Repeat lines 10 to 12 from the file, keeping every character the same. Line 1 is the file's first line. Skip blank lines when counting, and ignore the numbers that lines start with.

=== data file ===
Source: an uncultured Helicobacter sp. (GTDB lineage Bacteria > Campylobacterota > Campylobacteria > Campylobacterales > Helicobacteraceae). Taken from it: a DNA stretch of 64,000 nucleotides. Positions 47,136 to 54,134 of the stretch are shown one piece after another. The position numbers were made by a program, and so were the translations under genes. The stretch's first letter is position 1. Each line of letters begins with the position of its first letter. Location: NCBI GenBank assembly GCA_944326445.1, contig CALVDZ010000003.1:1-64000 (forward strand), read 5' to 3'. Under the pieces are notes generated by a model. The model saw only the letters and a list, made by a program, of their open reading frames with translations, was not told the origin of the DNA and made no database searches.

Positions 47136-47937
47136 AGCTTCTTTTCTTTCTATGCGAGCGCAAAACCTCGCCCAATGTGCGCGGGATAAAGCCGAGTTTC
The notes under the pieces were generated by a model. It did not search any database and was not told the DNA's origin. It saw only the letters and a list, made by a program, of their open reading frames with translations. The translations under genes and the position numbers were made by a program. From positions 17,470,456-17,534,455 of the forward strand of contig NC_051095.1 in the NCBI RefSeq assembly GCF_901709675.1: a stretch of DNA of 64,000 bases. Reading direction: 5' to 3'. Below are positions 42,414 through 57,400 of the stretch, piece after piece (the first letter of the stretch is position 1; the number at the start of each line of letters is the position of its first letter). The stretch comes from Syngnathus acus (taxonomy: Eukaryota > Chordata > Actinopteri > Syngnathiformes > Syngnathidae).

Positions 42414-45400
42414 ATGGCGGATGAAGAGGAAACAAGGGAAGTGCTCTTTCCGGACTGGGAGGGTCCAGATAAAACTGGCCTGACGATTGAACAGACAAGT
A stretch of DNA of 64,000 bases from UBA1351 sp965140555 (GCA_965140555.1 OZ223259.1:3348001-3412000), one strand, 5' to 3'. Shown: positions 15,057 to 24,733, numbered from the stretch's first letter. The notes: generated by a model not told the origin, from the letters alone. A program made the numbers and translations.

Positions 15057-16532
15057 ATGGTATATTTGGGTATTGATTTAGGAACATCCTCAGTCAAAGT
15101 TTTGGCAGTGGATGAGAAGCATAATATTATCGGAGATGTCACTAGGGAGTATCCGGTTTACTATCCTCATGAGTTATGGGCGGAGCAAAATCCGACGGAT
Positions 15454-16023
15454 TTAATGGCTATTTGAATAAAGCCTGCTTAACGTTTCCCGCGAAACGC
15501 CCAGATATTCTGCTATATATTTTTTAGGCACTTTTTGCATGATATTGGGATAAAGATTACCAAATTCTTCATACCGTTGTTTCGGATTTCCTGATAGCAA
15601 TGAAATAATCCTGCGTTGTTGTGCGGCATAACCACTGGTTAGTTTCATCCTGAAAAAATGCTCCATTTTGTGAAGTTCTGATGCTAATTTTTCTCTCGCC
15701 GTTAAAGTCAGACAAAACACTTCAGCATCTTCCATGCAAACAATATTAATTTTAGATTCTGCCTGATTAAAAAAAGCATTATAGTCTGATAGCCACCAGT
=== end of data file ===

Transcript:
15101 TTTGGCAGTGGATGAGAAGCATAATATTATCGGAGATGTCACTAGGGAGTATCCGGTTTACTATCCTCATGAGTTATGGGCGGAGCAAAATCCGACGGAT
Positions 15454-16023
15454 TTAATGGCTATTTGAATAAAGCCTGCTTAACGTTTCCCGCGAAACGC